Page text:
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GENITAL HERPES • Genital herpes is caused by herpes simplex virus type 2 (HSV-2). • The virus enters through mucous membranes or breaks in skin during contact with infected person.

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In general, HSV type 1 (HSV-1) causes infection above waist, involving gingivae, dermis, upper respiratory tract, and CNS. HSV type 2 (HSV-2) most frequently infects the genital tract and perineum (locations below waist). In a primary episode of genital herpes the patient may complain of burning or tingling at the site of inoculation. Multiple small, vesicular lesions may appear on penis, scrotum, vulva, perineum, perianal region, vagina, or cervix. Recurrent genital herpes occurs in 50% to 80% of individuals during the year following the primary episode. Stress, fatigue, sunburn, and menses are noted triggers. Symptoms of recurrent episodes are less severe, and lesions usually heal within 8 to 12 days. The diagnosis of genital herpes is confirmed through isolation of the virus from active lesions by means of tissue culture. Three antiviral agents are available for treatment: acyclovir (Zovirax), valacyclovir (Valtrex), and famciclovir (Famvir). These drugs inhibit herpetic viral replication and are prescribed for primary and recurrent infections.

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GENITAL WARTS • Genital warts are caused by the human papillomavirus (HPV). There are over 100 types of papillomaviruses, and about 40 of these affect the genital tract. • • Most individuals who have HPV infection do not know they are infected because symptoms are often not present. Some HPV types appear to be harmless and self-limiting, whereas others are linked to cervical and vulvar cancer in women and anorectal and squamous cell carcinoma of the penis in men. Genital warts are discrete single or multiple papillary growths that are white to gray and pink-flesh colored. They may grow and coalesce to form large, cauliflower-like masses. In men, warts may occur on the penis and scrotum, around the anus, or in the urethra. In women, warts may be located on the vulva, vagina, or cervix and in the perianal area. Diagnosis of genital warts can be made on the basis of gross appearance of lesions. Genital warts are difficult to treat and often require multiple office visits with a variety of treatments. Treatment consists of chemical or ablative (removal with laser or electocautery) methods. Because treatment does not destroy the virus, recurrences and reinfection are possible, and careful long-term follow-up is advised. A vaccine is now available to prevent precancerous genital lesions and genital warts due to human HPV (types 6, 11, 16, and 18).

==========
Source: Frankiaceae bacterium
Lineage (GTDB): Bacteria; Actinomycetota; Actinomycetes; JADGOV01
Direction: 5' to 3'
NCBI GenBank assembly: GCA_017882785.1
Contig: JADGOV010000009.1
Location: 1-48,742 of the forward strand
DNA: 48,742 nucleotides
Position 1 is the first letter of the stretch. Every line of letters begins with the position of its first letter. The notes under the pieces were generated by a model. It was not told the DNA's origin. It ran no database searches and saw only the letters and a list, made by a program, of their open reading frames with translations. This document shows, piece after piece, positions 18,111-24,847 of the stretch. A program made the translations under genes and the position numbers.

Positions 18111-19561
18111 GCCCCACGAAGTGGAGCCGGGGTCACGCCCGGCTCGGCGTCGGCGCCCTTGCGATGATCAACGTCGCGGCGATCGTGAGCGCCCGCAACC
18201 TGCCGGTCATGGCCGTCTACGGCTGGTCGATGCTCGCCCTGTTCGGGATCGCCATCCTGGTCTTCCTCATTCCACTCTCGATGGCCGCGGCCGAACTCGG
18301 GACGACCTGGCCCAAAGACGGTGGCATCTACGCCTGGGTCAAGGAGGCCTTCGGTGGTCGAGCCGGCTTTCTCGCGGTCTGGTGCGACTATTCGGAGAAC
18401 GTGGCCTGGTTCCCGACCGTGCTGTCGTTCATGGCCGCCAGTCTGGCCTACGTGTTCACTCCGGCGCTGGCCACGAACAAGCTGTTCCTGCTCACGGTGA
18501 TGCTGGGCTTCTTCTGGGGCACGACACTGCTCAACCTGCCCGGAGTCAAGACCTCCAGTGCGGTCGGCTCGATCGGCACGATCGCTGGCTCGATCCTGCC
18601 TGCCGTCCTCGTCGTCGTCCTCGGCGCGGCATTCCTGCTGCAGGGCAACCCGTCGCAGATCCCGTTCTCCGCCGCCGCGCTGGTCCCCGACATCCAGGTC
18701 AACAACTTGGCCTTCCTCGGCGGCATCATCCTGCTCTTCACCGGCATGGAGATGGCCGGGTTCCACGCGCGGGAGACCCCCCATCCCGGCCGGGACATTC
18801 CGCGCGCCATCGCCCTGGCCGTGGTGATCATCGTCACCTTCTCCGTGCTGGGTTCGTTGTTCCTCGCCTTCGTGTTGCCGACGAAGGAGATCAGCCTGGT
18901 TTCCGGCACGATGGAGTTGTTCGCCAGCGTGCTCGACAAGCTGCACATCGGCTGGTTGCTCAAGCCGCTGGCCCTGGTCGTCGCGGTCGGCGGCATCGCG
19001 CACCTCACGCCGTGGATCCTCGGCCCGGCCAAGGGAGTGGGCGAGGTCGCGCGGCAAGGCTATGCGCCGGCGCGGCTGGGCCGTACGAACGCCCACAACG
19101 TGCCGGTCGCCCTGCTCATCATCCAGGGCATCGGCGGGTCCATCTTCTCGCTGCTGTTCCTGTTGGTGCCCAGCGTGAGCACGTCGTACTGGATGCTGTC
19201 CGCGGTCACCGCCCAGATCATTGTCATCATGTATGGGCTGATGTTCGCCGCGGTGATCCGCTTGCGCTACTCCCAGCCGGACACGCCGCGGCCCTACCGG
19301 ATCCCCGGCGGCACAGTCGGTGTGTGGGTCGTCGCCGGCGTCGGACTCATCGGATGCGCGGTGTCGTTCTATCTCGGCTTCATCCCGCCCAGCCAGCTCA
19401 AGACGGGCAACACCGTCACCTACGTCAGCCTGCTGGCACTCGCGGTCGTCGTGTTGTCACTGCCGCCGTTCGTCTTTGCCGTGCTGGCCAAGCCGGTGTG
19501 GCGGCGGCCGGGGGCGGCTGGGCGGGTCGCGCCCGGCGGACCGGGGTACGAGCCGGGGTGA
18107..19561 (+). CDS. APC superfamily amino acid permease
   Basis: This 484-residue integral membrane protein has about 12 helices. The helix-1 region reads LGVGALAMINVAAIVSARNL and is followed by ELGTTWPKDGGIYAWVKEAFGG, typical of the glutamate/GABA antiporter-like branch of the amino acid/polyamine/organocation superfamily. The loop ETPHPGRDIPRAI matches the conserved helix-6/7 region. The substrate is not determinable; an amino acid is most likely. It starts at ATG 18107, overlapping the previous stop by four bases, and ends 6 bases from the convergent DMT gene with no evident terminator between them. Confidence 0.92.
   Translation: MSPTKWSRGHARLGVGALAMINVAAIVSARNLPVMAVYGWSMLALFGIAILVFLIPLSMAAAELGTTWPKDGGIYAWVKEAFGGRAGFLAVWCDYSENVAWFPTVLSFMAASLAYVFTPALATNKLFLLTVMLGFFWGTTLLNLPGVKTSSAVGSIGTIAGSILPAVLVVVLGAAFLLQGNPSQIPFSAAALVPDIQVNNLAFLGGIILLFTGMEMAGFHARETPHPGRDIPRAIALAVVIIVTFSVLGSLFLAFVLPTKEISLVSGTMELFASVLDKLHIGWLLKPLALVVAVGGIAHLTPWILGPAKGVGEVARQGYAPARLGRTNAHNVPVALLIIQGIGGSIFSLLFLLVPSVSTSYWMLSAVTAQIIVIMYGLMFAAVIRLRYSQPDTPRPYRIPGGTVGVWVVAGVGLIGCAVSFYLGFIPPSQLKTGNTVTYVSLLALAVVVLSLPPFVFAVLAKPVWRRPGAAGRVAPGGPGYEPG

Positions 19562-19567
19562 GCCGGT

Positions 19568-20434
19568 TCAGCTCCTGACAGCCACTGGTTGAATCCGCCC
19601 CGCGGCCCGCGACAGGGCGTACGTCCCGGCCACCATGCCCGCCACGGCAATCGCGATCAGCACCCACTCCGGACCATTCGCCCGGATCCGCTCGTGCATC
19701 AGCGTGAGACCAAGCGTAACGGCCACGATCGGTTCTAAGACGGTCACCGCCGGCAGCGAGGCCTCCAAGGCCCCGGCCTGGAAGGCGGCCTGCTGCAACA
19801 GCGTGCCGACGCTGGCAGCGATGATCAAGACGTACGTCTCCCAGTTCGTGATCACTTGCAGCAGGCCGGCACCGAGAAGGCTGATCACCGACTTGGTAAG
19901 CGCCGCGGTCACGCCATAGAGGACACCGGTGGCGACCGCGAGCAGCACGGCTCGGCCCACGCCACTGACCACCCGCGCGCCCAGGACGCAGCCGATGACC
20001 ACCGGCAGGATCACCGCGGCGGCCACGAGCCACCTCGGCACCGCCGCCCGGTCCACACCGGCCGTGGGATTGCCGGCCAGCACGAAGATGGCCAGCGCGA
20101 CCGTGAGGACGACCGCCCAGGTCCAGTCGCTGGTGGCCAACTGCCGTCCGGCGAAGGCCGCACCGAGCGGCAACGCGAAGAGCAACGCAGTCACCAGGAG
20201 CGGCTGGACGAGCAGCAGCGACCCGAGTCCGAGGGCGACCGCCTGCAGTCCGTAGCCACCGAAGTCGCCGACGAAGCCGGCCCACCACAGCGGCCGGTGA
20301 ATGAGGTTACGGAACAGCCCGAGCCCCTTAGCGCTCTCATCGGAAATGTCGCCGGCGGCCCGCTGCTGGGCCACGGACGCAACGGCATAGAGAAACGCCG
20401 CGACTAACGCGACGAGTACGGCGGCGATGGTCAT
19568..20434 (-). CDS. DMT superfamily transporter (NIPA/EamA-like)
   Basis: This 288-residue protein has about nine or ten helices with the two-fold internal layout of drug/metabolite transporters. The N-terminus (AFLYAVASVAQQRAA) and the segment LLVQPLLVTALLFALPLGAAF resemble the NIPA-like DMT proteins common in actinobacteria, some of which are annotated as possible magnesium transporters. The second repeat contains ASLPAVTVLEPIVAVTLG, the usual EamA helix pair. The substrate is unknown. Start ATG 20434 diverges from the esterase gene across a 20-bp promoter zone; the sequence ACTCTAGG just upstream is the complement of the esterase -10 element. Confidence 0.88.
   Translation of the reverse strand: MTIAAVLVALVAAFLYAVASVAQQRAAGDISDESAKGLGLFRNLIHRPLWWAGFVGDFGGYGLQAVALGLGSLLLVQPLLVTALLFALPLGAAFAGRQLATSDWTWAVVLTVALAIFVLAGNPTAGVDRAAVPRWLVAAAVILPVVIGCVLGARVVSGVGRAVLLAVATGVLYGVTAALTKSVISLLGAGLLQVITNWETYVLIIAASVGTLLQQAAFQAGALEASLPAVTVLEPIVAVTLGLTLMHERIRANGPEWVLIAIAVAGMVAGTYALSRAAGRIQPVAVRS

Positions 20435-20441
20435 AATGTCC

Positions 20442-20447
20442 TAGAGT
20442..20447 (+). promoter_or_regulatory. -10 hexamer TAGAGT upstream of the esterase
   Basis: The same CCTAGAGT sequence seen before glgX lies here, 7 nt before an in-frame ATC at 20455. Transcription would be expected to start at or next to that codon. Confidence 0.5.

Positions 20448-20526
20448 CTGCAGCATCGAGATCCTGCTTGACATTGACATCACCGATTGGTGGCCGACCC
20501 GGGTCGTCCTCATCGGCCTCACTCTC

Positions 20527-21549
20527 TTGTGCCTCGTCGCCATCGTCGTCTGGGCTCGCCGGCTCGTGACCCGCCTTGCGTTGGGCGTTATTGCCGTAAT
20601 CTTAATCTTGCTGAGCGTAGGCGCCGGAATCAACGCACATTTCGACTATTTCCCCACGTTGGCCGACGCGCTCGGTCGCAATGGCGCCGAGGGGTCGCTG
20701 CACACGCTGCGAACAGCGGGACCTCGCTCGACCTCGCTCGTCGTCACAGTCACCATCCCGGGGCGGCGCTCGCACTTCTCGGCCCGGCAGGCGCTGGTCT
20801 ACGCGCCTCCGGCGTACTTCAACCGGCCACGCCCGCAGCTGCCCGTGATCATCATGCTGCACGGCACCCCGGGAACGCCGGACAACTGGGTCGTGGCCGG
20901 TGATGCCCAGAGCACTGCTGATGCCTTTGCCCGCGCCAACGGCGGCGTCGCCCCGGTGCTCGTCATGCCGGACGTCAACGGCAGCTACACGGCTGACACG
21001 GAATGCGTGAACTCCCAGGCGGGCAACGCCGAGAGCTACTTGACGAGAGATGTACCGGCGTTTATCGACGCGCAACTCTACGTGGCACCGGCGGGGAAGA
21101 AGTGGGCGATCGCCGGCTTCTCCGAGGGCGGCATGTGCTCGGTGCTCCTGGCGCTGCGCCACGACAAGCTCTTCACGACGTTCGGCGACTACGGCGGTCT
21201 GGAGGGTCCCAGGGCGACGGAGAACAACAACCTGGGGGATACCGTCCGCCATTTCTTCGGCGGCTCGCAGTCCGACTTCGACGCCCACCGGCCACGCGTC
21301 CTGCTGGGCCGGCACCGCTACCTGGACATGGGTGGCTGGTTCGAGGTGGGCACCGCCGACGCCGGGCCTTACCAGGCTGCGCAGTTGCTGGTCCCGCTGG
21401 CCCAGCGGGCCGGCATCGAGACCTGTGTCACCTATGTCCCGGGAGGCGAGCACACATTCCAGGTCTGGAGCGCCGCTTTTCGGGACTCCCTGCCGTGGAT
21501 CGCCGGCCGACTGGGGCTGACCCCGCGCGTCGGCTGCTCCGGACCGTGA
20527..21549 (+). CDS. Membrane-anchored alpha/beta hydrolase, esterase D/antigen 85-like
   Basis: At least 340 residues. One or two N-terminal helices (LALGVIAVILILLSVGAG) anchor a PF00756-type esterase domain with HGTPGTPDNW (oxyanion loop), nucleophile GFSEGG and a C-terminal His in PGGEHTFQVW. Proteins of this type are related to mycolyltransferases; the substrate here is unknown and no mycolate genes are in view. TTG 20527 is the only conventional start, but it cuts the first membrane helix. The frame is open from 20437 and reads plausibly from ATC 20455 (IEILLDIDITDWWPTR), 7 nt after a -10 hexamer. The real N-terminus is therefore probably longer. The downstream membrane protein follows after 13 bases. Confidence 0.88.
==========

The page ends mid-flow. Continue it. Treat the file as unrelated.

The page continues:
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Nurses should be prepared to discuss decreasing exposure to STDs with all patients, not only those who are perceived to be at risk. “Safe” sex practices include abstinence, monogamy with the uninfected partner, avoidance of certain high-risk sexual practices, and use of condoms and other barriers to limit contact with potentially infectious body fluids or lesions. Nurses can actively encourage communities to provide better education about STDs for their citizens. Teenagers have a high incidence of infection and should be a prime target for such educational programs. An STD may be met with many emotions, such as shame, guilt, anger, and a desire for vengeance. The nurse should provide counseling and try to help patient verbalize feelings related to the STD.